Read: pretend so as not to look stupid or be honest and look stupid?

The irony is that pretending to be something we are not in order to avoid fear actually often leads to more embarrassment and doubles down on creating fear in us. When we choose to function from a place of falsehood we are functioning from a place of fear. Often this is a result of not being centered. When we forget who we are and whose we are, we easily shift and function from a false understanding of ourselves. When we live out of our false self we fear that our lack of a true center for our identity will be revealed and that weakness will be exploited by others.

Our false self will almost always try to compensate by finding our identity in performance – “I am what I do.”

In language learning our false self says:
“If I can just speak better, then I’ll be good to go!”
“Don’t let them know you don’t understand, they’ll think you’re dumb.”
“Fake it till you make it.”
“If they at least think I understand, then they’ll think I’m really doing well at learning language and will like me more.”

In language learning it’s easy to think that because we can’t speak well we won’t be valued. If our false self is rooted in value, then our ability to perform (or speak) is directly related to our value. Every time I fail to understand or articulate myself, I’ve failed. To the extent our false self guides our life, we fear others. Life with others is a constant threat to our false self. Others may see through or expose our facades of competence, confidence and control. Others may discover and disclose that we are a person without a firm center. And so we get stuck. If everything and everyone is a threat to my value then I might as well just stay inside and never leave my house.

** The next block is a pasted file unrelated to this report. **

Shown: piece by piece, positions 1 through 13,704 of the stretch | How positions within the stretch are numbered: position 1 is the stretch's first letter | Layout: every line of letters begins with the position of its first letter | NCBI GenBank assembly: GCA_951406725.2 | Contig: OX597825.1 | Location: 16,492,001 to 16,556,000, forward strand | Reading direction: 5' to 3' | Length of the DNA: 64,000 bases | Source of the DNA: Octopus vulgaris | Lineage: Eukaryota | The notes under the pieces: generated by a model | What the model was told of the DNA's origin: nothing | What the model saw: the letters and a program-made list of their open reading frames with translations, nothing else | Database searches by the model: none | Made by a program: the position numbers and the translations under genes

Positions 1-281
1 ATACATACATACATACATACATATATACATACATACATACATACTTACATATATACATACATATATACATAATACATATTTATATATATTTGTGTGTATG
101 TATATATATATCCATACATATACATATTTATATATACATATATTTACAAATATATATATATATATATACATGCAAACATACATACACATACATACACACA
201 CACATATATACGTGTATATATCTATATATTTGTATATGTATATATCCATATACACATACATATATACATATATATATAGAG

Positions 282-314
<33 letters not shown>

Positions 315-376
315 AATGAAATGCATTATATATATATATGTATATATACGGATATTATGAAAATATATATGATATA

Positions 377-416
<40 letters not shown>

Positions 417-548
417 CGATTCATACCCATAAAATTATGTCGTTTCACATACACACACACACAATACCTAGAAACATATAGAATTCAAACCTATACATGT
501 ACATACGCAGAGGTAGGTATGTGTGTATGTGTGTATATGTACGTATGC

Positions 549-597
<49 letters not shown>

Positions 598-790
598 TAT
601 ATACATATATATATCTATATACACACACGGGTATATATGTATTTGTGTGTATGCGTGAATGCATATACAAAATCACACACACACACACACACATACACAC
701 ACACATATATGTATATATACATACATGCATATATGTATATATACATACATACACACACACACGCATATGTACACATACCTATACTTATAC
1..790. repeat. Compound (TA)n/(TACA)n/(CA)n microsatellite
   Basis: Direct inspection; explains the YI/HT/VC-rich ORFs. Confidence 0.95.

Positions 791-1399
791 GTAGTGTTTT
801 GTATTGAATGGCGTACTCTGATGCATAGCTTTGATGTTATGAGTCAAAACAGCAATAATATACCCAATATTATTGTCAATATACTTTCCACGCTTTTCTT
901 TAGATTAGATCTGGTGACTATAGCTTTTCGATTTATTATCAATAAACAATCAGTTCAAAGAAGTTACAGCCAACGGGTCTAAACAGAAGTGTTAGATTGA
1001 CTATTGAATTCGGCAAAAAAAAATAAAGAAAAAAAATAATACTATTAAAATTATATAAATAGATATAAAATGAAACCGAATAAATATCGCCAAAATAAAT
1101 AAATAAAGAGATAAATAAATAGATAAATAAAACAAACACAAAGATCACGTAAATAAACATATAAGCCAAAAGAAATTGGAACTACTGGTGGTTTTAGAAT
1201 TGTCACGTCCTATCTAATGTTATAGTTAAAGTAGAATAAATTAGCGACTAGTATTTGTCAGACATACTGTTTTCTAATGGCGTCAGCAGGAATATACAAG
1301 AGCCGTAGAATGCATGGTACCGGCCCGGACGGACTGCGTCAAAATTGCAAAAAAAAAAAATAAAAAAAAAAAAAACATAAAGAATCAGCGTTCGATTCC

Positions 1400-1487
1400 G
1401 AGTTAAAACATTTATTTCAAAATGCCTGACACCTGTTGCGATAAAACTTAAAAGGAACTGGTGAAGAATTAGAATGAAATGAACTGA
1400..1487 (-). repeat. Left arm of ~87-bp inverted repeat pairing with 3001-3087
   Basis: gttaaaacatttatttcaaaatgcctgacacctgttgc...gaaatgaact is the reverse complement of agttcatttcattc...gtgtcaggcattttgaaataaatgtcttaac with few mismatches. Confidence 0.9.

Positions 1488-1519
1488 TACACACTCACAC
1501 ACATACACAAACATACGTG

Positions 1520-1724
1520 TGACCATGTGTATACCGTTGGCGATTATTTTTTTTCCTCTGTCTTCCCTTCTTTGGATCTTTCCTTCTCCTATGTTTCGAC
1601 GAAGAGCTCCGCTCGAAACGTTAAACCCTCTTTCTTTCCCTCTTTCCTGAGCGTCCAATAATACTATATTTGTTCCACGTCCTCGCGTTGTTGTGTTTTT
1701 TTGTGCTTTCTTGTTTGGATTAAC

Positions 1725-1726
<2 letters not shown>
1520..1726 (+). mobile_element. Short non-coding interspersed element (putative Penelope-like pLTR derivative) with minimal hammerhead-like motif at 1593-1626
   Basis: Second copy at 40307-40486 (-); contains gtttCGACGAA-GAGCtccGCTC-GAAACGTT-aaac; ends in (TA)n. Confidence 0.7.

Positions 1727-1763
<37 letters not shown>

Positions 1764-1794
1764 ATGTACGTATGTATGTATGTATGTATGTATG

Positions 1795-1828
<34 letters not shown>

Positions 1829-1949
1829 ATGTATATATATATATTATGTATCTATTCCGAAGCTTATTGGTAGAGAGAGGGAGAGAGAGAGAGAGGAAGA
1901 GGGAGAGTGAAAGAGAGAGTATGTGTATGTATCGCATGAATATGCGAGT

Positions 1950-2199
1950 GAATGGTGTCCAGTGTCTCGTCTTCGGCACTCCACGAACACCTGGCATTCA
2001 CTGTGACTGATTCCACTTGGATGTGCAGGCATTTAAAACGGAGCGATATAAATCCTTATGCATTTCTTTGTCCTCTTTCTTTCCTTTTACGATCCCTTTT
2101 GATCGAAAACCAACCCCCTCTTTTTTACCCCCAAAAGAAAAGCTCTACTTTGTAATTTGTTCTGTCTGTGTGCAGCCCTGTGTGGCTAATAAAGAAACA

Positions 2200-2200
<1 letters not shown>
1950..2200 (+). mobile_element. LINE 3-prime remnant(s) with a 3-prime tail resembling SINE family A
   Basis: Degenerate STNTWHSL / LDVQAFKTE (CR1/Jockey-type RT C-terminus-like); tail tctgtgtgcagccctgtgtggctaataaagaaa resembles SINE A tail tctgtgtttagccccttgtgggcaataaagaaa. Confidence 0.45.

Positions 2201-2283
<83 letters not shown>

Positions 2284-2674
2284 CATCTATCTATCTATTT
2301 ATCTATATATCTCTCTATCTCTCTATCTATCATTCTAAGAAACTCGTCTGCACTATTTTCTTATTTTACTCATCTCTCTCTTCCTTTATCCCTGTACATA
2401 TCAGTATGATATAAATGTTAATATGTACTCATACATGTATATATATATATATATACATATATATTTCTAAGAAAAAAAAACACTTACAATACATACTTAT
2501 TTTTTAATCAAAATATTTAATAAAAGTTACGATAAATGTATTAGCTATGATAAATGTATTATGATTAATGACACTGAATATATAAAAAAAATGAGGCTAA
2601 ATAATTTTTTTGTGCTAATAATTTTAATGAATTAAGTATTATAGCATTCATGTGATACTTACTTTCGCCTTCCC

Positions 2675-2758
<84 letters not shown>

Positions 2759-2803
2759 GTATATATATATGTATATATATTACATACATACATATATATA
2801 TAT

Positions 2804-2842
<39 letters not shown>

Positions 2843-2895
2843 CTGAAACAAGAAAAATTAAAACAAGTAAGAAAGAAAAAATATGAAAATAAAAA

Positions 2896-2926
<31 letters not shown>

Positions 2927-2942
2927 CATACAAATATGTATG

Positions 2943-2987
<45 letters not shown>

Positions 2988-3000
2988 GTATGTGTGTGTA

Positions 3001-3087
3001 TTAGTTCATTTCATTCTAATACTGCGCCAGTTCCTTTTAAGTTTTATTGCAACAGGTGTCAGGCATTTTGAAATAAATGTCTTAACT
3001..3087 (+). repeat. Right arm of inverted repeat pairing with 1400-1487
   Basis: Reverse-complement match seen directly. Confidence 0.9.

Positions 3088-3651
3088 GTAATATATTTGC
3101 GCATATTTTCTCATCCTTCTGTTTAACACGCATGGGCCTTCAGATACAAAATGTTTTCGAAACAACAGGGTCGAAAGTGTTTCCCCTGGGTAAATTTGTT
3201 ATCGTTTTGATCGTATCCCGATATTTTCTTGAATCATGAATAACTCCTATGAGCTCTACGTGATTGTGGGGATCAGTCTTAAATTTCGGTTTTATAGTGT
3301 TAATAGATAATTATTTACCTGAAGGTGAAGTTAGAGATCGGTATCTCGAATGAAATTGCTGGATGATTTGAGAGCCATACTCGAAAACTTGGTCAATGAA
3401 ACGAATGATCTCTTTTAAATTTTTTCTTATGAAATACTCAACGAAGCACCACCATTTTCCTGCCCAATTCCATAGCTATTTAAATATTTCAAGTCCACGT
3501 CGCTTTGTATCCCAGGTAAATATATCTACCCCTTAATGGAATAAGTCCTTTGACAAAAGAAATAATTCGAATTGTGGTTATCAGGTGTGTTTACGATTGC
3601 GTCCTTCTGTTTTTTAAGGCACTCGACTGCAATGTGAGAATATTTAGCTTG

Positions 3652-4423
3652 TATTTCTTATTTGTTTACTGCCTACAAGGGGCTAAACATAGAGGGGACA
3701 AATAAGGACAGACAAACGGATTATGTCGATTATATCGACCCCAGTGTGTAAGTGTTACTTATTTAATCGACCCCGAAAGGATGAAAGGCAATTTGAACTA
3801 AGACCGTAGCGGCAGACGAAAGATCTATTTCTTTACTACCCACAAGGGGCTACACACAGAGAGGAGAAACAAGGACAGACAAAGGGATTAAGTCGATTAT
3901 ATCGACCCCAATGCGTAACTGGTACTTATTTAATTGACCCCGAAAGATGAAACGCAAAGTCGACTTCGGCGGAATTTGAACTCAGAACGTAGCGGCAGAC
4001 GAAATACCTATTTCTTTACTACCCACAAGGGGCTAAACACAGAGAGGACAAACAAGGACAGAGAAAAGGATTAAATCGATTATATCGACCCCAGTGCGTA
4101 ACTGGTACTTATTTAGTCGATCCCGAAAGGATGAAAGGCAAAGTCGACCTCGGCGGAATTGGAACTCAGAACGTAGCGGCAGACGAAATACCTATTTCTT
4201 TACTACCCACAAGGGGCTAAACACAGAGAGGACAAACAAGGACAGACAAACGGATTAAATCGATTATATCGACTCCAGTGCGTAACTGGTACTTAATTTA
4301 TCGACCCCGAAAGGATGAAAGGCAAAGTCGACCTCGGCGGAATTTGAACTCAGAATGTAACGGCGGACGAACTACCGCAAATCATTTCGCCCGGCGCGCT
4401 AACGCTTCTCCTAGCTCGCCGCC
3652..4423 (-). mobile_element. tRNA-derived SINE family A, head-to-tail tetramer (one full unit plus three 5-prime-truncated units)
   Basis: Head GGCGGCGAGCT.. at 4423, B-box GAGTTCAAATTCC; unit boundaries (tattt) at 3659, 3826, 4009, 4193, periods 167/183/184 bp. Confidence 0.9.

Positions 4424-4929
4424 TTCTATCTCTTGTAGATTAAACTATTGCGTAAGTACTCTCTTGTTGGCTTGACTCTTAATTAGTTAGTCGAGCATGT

Anytime we try to root our identity in anything other than God we’ll find ourselves trying to fearfully protect an identity that crumbles at the weight of its insufficiency. In language learning, and in reality, most things – when I try to uphold an image that I’ve created for myself I will undoubtedly, out of fear of losing it, do whatever I can to keep that image afloat. We are learning what it looks like each day to let go of the images of perfection and achievement and trust that we are valuable because of who we are in Christ and not our ability to speak well.